Infrastructure security encompasses not just defense against classic cyberattacks, but also protection over natural catastrophes and other calamities. It also touches on the subject of resilience, which is concerned with how an organization recovers after an attack or other interruption. The ultimate aim is to improve security and reduce downtime, as well as the accompanying customer attrition, brand and reputation damage, and compliance expenses that firms incur.
It is a high-level method of thinking about the protection of an organization’s whole technological perimeter.
Although there is no general definition of the various levels or categories of infrastructure security, one frequent approach in the company is to secure the following four levels:
Infrastructure requires physical protection such as closed doors, fences, backup generators, and security cameras. A physical security strategy should also include failover strategies that find backup equipment in another area of the world.
Network security safeguards data as it moves into, out of, and across a network. This includes on-premises and cloud traffic encryption, correct firewall management, and the usage of identity and authorisation systems.
At the application level, security must also be considered. This covers database security against SQL injection attacks, as well as hardening other programs against unauthorized access or harmful exploits.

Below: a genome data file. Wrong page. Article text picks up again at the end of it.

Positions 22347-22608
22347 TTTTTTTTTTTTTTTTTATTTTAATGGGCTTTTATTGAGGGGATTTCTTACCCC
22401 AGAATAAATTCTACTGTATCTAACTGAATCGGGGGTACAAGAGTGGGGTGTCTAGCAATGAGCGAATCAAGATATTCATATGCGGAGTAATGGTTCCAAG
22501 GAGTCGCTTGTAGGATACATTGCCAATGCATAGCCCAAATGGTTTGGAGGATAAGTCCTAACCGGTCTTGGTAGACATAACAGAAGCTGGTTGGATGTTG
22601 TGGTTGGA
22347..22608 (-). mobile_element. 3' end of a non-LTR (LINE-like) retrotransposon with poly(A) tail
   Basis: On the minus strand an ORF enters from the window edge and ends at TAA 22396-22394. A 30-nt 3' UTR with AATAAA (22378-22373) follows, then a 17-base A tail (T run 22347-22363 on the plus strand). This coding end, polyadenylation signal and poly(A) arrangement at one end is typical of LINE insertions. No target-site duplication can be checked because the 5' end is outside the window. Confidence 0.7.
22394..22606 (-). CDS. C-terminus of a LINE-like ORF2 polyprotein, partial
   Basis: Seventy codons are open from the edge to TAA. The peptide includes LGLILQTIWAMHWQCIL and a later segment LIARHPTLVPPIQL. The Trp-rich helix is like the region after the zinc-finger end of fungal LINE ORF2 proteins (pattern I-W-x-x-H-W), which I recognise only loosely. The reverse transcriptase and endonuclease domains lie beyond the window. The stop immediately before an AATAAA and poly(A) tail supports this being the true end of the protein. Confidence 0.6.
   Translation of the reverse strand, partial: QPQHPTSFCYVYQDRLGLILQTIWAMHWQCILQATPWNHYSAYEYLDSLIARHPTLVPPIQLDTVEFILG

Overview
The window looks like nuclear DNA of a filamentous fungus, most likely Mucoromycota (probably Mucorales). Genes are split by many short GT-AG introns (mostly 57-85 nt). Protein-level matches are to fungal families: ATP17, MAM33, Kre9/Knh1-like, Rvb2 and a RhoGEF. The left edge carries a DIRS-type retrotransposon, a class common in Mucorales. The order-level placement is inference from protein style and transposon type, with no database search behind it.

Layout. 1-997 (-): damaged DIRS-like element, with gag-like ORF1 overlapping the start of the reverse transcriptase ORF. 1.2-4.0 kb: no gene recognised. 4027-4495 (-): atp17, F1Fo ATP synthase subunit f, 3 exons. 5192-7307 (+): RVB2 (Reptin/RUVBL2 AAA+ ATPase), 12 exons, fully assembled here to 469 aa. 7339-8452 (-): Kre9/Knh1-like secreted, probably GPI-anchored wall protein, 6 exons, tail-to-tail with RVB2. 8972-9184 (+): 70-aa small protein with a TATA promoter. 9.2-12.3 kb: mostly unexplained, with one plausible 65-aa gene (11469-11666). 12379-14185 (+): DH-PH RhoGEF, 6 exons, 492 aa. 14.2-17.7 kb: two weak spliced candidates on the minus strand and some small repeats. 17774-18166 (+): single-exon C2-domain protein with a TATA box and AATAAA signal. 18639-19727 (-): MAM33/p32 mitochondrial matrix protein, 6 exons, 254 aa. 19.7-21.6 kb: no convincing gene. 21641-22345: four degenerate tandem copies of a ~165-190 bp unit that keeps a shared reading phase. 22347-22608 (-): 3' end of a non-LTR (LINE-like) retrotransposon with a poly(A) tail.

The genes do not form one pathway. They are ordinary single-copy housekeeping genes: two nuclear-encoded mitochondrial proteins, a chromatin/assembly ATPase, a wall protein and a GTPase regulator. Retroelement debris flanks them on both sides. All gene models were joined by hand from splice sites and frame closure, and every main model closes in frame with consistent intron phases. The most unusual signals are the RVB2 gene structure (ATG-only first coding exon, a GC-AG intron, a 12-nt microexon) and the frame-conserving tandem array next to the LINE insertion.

Data protection must be considered at the lowest level of infrastructure security, regardless of where or how it is kept. When applicable, this includes data encryption, backups, and anonymization techniques.
Infrastructure security, is essential for preventing harm to technological assets and data as a result of an attack or disaster. It’s also vital for limiting the amount of damage caused by a successful attack or a natural disaster. Similarly, the fundamental purpose of infrastructure security is to reduce the organization’s total risk level, which reduces the likelihood of a severe operational interruption and/or financial damage.
The IT architecture of today’s business is significantly more complicated than it has ever been, with on-premises and cloud-based systems, company-owned and employee-owned devices (including laptops and smartphones), and even Internet of Things (IoT) devices like cameras and industrial sensors. Many of these devices were either not designed with security in mind or had a patchwork of security solutions done after the fact. Finally, the management organization is responsible for securing all of these systems.
Infrastructure security is the lynchpin of every company’s overall security strategy since it sits at the heart of their technology operations. It may be thought of as the organization’s master security strategy, which underpins tactical strategies and everything else that is produced around it.
The major technologies used to defend infrastructure are cybersecurity, or IT security, solutions. It’s not a matter of whether or whether cybersecurity solutions can secure your infrastructure; rather, it’s a question of how to best defend your infrastructure with them.
Cybersecurity solutions can be used to ensure that only authorized users have access, prevent malware from being installed on infrastructure devices, assess the network’s overall security (including penetration testing to simulate an attack), and encrypt data in transit and at rest to protect it in the event of a successful attack.
All of these methods, when combined, form the foundation of a solid infrastructure protection program.